Some theories are so broad or vague that they predict just about anything. They can't be refuted, even in principle. Everything is consistent with them, even apparent contradictions and contraries! Other theories allow definite predictions to be made from them; they can, in principle, be refuted. They can be tested by experience and observation. A religious cosmology, such as that offered in Genesis and accepted as a literal account of the origin of the universe by fundamentalist Jews and Christians, is of the former type of theory. The Big Bang Theory and the Steady State Theory are examples of the latter type of theory. The religious cosmology we call `non-scientific' or `metaphysical'; the Big Bang and the Steady State theories we call `scientific.' Metaphysical theories are "airtight" if they are self-consistent, i.e., contain no self-contradictory elements. No scientific theory is ever airtight.

A cosmology held by a religious group may be scientific, however. For example, if a theory says that the world was created in 4004 B.C., but the evidence indicates that the earth is several billions of years old, then the theory is a scientific one if it is thereby taken to be refuted by the evidence. But if, for example, the ad hoc hypothesis is made that God created the world in 4004 B.C. complete with fossils to make the earth look much older than it really is (to test our faith, perhaps, or to fulfill some mysterious divine plan), then the religious theory is metaphysical.3 Nothing could refute it; it is airtight.

If the age or dating techniques of fossil evidence is disputed, but considered relevant to the truth of the religious theory and is prejudged to be consistent with the theory, then the theory is a metaphysical one. If the religious cosmologist denies that the earth is billions of years old on the grounds that scientific tests prove the earth is very young, rather than very old, then the burden of proof is on the religious cosmologist to demonstrate that the standard scientific methods and techniques of dating fossils, etc., ar erroneous. Otherwise, no reasonable person should consider such an unsupported claim which would require us to believe that the entire scientific community is in error.

The unscientific nature of pseudoscientific religious cosmologists is evident not just in their overriding concern to make facts fit a preconceived theory. This is a human tendency which affects scientists, too.4 Rather, the unscientific nature of pseudoscientific religious cosmologists is evident in the belief that the absolute truth has already been revealed and inquiry is not needed to search for the truth. To the pseudoscientific mind, truth is not something which must be constantly open to question, refinement, and, possibly, rejection. To the pseudoscientific mind, truth seems to be something that is considered to be given only to special people who are entrusted to keep and guard it forever.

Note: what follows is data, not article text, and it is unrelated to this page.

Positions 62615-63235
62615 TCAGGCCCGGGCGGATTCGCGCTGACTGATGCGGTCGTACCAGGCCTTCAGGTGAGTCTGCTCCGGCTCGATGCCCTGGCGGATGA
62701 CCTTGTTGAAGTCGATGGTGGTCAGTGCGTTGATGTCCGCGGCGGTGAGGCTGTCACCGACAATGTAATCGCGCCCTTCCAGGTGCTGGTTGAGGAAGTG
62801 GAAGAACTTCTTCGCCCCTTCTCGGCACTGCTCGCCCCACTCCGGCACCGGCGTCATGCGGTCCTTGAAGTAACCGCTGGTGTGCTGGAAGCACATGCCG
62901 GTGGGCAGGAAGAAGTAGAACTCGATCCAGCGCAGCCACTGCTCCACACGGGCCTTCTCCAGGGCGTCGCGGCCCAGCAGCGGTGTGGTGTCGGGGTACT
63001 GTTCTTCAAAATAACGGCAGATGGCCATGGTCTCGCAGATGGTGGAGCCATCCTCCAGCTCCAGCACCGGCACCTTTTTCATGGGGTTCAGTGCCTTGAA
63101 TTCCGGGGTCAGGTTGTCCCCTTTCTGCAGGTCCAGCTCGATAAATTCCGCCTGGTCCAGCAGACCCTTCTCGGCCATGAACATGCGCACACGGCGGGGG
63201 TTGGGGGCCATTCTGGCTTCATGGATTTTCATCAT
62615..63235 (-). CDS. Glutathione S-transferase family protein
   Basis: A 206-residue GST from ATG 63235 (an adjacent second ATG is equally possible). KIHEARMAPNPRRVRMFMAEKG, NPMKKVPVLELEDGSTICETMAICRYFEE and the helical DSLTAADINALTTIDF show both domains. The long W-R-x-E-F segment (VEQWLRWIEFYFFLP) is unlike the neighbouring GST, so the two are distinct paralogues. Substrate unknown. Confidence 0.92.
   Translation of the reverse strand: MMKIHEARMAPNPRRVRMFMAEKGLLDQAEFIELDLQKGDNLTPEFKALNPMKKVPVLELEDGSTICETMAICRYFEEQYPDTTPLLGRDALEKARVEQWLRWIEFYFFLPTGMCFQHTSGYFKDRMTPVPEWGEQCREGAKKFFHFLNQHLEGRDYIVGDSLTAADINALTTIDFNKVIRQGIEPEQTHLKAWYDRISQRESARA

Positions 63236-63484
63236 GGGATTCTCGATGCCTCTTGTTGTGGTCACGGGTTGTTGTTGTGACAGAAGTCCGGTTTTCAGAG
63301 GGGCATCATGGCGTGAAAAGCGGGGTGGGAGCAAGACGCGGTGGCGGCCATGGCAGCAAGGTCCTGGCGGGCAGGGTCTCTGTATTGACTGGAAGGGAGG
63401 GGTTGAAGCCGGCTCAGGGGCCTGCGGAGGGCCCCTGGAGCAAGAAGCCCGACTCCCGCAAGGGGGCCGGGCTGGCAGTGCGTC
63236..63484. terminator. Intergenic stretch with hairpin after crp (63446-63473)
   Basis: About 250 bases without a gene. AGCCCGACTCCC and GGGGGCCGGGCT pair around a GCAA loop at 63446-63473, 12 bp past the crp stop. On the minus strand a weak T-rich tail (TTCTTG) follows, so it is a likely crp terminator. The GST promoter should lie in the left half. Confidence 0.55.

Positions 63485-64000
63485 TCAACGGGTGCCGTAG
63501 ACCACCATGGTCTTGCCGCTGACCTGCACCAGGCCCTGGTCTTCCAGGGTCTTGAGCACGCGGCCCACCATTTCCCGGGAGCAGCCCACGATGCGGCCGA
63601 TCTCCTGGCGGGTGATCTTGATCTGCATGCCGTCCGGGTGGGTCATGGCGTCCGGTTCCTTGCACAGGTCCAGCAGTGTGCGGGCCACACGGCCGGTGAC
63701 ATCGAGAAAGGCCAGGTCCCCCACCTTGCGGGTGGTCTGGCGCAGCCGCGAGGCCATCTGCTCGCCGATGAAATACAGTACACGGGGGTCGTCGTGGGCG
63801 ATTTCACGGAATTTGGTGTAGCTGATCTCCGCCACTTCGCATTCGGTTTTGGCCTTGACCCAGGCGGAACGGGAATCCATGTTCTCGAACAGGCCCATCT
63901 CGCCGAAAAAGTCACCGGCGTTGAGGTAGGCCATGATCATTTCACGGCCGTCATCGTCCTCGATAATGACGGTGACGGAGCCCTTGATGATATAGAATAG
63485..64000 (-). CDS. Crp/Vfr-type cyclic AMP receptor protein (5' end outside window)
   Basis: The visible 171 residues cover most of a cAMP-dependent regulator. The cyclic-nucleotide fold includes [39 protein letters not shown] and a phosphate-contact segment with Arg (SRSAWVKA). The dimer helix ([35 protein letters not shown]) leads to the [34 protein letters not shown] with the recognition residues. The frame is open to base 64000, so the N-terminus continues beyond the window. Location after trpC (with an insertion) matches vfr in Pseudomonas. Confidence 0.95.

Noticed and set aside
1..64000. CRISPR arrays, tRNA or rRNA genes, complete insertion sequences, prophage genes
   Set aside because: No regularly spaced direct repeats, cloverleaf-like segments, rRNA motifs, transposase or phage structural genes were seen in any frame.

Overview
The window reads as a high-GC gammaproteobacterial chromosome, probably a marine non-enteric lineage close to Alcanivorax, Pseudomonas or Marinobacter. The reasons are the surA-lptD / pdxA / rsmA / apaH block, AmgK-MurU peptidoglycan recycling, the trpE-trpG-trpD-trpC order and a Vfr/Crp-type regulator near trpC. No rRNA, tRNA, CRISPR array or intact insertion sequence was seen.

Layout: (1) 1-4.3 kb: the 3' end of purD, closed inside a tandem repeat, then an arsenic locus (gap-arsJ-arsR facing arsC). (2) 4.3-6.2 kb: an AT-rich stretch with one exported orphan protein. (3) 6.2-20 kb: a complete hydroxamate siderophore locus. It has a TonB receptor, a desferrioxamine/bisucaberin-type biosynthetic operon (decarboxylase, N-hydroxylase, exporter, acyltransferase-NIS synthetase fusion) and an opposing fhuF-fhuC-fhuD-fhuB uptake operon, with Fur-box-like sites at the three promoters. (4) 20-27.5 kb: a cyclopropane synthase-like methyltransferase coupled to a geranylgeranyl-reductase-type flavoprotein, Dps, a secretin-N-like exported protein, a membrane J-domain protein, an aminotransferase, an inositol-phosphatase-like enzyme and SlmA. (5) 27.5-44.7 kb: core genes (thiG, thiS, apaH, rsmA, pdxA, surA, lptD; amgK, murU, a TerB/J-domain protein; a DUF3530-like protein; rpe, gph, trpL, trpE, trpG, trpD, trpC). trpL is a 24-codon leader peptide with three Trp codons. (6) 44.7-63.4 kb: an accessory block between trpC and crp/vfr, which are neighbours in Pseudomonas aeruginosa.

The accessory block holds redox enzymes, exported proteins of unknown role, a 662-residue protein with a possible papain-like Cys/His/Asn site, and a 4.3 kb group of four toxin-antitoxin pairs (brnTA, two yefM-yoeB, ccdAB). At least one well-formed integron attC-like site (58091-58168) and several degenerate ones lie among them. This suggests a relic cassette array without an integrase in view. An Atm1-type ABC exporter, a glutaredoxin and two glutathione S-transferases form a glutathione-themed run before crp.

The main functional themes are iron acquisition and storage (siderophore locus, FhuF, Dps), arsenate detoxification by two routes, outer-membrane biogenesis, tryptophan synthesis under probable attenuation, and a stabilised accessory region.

There are many believers in a religious cosmology such as that given in Genesis who do not claim that their beliefs are scientific. They do not believe that the Bible is to be taken as a science text. To them, the Bible contains teachings pertinent to their spiritual lives. It expresses spiritual ideas about the nature of God and the relationship of God to humans and the rest of the universe. Such people do not believe the Bible should be taken literally when the issue is a matter for scientific discovery. The Bible, they say, should be read for its spiritual message, not it lessons in biology, physics or chemistry.

See related entries on God and pseudoscience.



1. One of the main leaders of `scientific creationism' is Duane T. Gish, author of Evolution, the Challenge of the Fossil Record ( San Diego, Calif. : Creation-Life Publishers, 1985) and Evolution, the Fossils Say No (San Diego, Calif. : Creation-Life Publishers, 1978).

2. Stephen Jay Gould, "Evolution as Fact and Theory," in Hen's Teeth and Horse's Toes (New York: W.W. Norton & Company,1983), p. 256.

3. Philip Henry Gosse made this claim in Darwin's time in a work entitled Creation (Omphalos): An Attempt to Untie the Geological Knot, published in 1857.

4. It is true, though, that the pseudoscientist often invents a theory to fit his beliefs, then uses the beliefs to support the theory. This type of circular reasoning is common among those who use ancient myths to support their theories and their theories to explain the ancient myths.

Compare the work of von Daniken and Velikovsky and that of Julian Jaynes in The Origin of Consciousness in the Breakdown of the Bicameral Mind (Boston: Houghton Mifflin, 1976).